Michael Steppie, MD – USA
Dr. Steppie is a board-certified dermatologist and Mohs micrographic surgeon, president and medical director of Associates in Dermatology celebrating its 30th anniversary. He is celebrating his 10th year as an elite member of the Skin Cancer Foundation’s Amonette Circle. Michael Steppie MD has been honored with multiple Distinguished Physician Recognition Awards from the AMA and also received Patient’s Choice 5th Anniversary Award, granted only to doctors whose ratings have reflected excellence in care for five years in a row.
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Natalia Spierings, MBBS – UK
Dr. Spierings is a consultant Dermatologist & Mohs Micrographic Surgeon working in both London and Dubai. She is also the medical director at Dermatica.co.uk, a dermatology-specific compounding pharmacy, and online dermatology service.
Navid Ezra, MD – USA
Dr. Ezra is a board-certified dermatologist in Thousand Oaks, CA. He provides quality medical, surgical, and cosmetic dermatologic care in Los Angeles and Ventura County.
Niyati Sharma, MBBS – Australia
Dr. Sharma is a plant-based dermatologist from Australia. She completed her MBBS from the University of Adelaide, Australia, in 2007.
Paul Cellura, MD – USA
A New York dermatologist at Tribeca Skin Center in Manhattan.
Penelope Tympanidis, MD – UK
Dr. Tympanidis is a UK trained Consultant Dermatologist and an expert on acne and acne scarring treatments for over 20 years. She offers a full range of cosmetic dermatology treatments, including thread lift, face sculpting, and scar remodeling.
R. Sonia Batra, MD – USA
Dr. Batra is a board-certified dermatologist and the founder of a dermatology practice in Santa Monica, CA, and a Co-Host of The Doctors television show.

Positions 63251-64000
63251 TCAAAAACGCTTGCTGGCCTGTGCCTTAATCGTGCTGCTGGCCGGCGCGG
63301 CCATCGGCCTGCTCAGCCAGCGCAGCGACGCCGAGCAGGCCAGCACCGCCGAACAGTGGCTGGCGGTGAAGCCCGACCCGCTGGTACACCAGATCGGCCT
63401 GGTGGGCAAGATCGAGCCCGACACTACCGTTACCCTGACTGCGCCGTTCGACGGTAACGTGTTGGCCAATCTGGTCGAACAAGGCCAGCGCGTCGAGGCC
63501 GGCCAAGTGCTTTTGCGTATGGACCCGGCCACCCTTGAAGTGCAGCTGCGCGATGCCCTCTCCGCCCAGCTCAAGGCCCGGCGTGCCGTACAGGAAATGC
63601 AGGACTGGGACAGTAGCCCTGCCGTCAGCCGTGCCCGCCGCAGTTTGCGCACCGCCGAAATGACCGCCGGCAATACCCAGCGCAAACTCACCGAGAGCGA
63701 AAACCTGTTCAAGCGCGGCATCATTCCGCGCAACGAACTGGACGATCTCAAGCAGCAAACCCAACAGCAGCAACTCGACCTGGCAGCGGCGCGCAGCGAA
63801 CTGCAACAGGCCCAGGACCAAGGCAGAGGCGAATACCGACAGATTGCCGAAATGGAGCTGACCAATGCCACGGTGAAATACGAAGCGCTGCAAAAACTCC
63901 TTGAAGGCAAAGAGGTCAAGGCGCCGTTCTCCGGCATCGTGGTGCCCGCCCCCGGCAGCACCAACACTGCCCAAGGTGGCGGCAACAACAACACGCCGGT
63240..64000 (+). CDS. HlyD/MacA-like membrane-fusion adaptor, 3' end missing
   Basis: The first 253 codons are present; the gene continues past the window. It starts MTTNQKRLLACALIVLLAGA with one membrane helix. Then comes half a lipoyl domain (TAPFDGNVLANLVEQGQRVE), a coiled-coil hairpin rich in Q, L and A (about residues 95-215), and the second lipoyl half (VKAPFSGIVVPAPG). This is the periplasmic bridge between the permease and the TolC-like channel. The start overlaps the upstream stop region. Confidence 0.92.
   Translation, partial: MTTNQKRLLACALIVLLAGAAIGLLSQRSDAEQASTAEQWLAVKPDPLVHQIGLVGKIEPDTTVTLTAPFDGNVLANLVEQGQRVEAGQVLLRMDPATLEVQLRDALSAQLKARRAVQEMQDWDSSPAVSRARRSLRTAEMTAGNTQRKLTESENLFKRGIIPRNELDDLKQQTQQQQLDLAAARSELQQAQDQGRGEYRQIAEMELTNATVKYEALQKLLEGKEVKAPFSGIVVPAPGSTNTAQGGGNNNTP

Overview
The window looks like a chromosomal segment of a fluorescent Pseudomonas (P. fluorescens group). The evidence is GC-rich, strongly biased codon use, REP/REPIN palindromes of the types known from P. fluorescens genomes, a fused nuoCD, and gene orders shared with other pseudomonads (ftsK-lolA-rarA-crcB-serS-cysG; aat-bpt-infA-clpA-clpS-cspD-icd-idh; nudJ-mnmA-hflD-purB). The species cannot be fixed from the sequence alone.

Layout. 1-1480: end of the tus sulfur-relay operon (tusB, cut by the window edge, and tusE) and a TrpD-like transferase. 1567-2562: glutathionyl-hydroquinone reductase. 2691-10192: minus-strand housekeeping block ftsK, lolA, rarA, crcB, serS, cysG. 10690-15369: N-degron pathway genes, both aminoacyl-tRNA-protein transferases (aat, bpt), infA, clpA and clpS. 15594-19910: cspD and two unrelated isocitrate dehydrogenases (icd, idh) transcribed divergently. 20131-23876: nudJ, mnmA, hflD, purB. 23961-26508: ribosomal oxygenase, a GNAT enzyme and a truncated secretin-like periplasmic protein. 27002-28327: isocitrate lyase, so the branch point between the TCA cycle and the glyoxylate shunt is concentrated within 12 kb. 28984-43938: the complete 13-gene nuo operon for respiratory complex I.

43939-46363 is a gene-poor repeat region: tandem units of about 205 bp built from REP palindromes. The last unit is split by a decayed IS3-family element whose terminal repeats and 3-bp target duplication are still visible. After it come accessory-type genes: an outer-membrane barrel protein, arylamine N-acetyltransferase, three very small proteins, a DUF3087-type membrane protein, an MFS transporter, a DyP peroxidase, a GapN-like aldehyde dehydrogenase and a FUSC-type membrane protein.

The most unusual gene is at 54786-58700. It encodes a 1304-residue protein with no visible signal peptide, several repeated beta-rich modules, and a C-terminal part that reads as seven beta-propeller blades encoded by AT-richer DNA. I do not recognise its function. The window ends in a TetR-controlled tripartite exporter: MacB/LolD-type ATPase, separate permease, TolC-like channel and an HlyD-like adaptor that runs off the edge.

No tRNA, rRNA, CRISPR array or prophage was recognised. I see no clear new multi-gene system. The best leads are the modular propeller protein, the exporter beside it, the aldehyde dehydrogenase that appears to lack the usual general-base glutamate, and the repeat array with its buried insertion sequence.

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Rachel Netahe Asiniwasis, MD – Canada
Dr. Asiniwasis is a double-board certified dermatologist practicing in Regina, Saskatchewan. She completed her residency at the University of Toronto and is one of the first full-time dermatologist working in Southern Saskatchewan.
Raechele Gathers, MD – USA
Dr. Gathers is a board-certified dermatologist, Skin of Color expert, and the founder of the website MDhairmixtress.com, a platform that promotes health, wellness, and beauty for black women.
Raja Sivamani, MD – USA
Dr. Sivamani is an integrative dermatologist with training as a board-certified dermatologist and an Ayurvedic practitioner. He engages in integrative research and clinical care.
Renita Ahluwalia, MD – Canada
Dr. Ahluwalia is a Canadian and American board-certified dermatologist. She is the lead dermatologist at the Canadian Dermatology Centre and is a lecturer at the University of Toronto and cross-appointed at Women’s College Hospital and the University Health Network.
Robert Grant, MD – USA
Dr. Grant is a Plastic Surgeon-in-Chief at New York-Presbyterian Hospital, the University Hospital of Columbia and Weill Cornell in New York City. He is a member of the American Association of Plastic Surgeons (AAPS), the American Society of Aesthetic Plastic Surgery (ASAPS) and the American Society of Plastic Surgeons (ASPS).
Sabrina G. Fabi, MD – USA
Dr. Fabi has authored over 120 medical articles, co-authored 20 book chapters, and has lectured nationally and internationally in over 30 countries. She is a regular medical correspondent on Fox5 News San Diego and Co-Host of the GIST.
Safaa Elbanna, MD – Canada
Dr. Elbanna is a Dermatologist and Laser specialist from Egypt, practicing in Canada. She is a member of the American Board of Aesthetic Medicine, Diploma of Holistic Nutrition (Canada), Diploma of Homeopathy (Canada), Diploma of Herbal Medicine (Canada).